اهمالکاری به عنوان یک خود ناتوانسازی برای مردان و زنان: یک استراتژی وظیفه اجتناب در محیط آزمایشگاهی
|کد مقاله||سال انتشار||مقاله انگلیسی||ترجمه فارسی||تعداد کلمات|
|38275||2000||11 صفحه PDF||سفارش دهید||محاسبه نشده|
Publisher : Elsevier - Science Direct (الزویر - ساینس دایرکت)
Journal : Journal of Research in Personality, Volume 34, Issue 1, March 2000, Pages 73–83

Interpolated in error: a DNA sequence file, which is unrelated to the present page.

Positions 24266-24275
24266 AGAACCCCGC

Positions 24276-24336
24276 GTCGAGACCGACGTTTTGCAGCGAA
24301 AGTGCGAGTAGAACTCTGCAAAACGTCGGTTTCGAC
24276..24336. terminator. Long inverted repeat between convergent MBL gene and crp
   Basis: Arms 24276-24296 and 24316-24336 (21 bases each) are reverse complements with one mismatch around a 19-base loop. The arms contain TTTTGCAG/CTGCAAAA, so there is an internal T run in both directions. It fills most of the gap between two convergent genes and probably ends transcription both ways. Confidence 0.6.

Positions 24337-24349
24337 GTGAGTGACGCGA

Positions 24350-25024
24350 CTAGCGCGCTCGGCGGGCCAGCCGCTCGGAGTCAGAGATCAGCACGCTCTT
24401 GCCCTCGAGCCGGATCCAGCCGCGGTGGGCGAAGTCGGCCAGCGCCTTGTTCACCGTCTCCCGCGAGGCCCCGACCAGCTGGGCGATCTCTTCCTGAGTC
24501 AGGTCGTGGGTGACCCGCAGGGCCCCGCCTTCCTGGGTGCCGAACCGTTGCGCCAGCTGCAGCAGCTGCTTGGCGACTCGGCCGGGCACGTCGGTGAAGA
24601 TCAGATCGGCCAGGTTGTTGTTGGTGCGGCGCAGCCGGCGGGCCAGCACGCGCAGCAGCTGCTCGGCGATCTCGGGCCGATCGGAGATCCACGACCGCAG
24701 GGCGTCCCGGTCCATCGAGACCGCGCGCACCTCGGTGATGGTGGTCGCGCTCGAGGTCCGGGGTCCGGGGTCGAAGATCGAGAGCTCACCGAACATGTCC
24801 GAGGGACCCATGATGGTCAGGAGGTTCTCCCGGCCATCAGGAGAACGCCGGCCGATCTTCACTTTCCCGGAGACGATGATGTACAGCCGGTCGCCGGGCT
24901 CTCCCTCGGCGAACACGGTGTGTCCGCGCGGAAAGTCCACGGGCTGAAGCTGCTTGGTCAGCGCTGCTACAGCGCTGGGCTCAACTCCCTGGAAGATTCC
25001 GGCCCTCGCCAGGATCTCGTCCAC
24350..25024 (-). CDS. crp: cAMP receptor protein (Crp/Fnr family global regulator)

Abstract Procrastination (the lack of time spent practicing before an upcoming target task) may be conceptualized as a behavioral self-handicap. In two studies, participants (Study 1, 40 women and 19 men; Study 2, 48 women and 40 men) rated themselves on a measure of chronic procrastination in a general testing session. When participants reported individually to a laboratory, they were told that their performance on a math task would be measured. However, participants were allowed to practice the task or engage in other, fun activities (e.g., playing with a video game or working on a puzzle) for 15 min; hence, “procrastinate” at practicing. Participants in the first study spent an average of 9 of 15 min (60% of the time) procrastinating by working on all activities except practicing math problems. In the second study, where the exact same math task was identified as a fun game, chronic procrastinators did not practice less than nonprocrastinators, suggesting that procrastination (lack of practice) occurs as a behavioral self-handicap. In both studies, when the task was identified as an important evaluation of cognitive skills, chronic procrastinators compared to nonprocrastinators spent more time on the fun, alternative tasks and less time preparing for the evaluation. Procrastination by lack of practicing on a task occurred only when the task was identified as evaluative, not when the identical task was labeled as a fun or pleasurable activity.